Members Are Always a Step Ahead

By Laurie Evans

old-galsWhen Mary Jo Holland started her aerobics class for seniors at Lexington Athletic Club more than 20 years ago, she always warmed up the group with a few dance moves.

When double knee replacement surgery forced her to give up the step aerobics class, she changed her routines to dance and has never looked back.

For more than 15 years her seniors dance group, the Energizers, have danced for exercise, for enjoyment and for community service.

The 21 women in the group range in age from 56 to 85. Mary Jo is 81.

The group rehearses three times a week at the Lexington Athletic Club, and their performances have ranged from a theatre in Branson, Missouri to television appearances and many local elder care facilities.

They perform up to five times a month.

The group has no funding and members put together their own costumes for performances.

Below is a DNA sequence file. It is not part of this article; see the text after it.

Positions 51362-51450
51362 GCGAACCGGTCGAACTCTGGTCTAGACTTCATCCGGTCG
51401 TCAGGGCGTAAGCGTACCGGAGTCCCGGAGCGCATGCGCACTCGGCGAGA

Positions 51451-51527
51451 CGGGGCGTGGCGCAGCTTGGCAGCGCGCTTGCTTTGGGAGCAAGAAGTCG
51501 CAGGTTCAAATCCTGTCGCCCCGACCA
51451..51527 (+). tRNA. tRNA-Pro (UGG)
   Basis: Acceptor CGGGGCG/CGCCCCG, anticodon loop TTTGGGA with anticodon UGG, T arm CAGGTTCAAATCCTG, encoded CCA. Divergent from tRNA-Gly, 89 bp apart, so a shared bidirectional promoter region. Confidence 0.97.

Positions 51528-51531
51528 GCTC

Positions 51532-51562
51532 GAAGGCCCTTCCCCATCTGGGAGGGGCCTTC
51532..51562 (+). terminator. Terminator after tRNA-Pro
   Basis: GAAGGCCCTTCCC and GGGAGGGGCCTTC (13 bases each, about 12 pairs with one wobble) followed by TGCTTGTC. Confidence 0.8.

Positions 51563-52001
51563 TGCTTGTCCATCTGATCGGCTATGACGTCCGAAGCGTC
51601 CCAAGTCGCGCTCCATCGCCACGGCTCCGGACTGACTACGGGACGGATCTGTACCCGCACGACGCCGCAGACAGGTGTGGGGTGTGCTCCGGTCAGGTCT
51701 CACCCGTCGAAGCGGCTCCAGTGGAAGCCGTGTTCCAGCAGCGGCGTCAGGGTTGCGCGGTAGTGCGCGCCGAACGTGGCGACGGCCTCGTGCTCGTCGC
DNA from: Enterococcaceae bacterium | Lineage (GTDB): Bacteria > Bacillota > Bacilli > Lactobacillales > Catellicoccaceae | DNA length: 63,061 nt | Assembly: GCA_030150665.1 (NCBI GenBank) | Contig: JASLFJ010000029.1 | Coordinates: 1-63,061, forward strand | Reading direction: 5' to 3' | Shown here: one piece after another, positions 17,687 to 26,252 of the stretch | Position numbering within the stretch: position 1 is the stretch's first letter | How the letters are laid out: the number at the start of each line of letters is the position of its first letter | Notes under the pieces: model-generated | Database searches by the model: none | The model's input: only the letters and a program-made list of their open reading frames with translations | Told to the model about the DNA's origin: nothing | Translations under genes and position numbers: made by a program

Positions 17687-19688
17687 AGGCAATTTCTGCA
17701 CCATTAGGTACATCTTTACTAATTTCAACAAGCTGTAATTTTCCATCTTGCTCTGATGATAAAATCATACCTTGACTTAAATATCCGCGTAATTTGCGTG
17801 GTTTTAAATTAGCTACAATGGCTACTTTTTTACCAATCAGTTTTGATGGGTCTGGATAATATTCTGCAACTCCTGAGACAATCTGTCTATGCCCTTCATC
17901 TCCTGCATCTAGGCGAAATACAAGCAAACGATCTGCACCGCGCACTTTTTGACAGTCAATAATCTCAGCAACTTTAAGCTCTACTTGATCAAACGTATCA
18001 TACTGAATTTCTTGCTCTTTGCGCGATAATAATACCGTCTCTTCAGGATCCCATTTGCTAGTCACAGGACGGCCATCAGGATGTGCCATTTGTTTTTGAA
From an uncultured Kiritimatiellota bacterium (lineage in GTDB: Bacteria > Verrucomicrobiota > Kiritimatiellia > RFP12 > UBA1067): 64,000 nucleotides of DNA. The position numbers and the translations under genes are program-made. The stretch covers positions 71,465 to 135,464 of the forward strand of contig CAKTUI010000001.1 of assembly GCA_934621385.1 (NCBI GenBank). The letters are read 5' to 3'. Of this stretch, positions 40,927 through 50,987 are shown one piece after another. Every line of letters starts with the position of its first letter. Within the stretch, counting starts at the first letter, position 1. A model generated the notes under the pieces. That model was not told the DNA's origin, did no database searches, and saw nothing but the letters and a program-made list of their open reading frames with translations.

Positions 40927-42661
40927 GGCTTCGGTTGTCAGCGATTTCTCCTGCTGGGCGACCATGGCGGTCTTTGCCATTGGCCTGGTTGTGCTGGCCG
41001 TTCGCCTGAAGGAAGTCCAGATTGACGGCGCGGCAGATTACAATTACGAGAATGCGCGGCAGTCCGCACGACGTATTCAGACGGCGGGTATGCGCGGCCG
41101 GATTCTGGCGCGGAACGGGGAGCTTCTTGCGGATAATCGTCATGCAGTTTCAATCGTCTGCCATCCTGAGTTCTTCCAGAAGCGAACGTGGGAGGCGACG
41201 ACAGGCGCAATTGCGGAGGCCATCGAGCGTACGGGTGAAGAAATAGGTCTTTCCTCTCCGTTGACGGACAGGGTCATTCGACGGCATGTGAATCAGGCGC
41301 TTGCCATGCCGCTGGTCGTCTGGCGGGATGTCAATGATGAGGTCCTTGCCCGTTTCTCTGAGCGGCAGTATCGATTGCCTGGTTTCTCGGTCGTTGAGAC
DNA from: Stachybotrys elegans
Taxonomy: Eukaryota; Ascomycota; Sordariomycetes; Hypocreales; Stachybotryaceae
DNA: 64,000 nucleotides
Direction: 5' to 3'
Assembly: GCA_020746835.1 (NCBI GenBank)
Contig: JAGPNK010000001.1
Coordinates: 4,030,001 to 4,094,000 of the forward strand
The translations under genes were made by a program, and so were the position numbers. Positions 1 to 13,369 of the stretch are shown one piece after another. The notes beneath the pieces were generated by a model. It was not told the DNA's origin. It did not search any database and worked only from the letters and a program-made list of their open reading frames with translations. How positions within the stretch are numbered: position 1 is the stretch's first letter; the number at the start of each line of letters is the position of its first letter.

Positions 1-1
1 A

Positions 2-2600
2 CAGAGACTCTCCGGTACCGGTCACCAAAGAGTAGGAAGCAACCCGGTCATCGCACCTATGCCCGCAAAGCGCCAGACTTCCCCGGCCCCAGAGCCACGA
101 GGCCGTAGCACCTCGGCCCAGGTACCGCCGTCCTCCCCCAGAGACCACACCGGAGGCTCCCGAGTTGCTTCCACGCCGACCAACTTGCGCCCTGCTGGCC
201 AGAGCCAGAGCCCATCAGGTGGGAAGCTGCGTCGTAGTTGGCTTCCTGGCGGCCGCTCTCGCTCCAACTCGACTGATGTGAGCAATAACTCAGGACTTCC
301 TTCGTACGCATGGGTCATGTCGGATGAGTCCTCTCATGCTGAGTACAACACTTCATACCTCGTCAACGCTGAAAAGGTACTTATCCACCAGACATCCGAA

“One woman told me, ‘This is better than any medicine they could give me.’”

Holland may be on to something. Studies have shown that dance is one of the only exercises that can actually help prevent Alzheimer’s and related dementia.

As Holland says, “The brain has to work to dance like this.”

Findings also indicate that an active social life and strong network of friends may help prevent Alzheimer’s. The Energizers enjoy both of these benefits.

It’s a win-win situation for these older adults – helping others while keeping their own hearts young.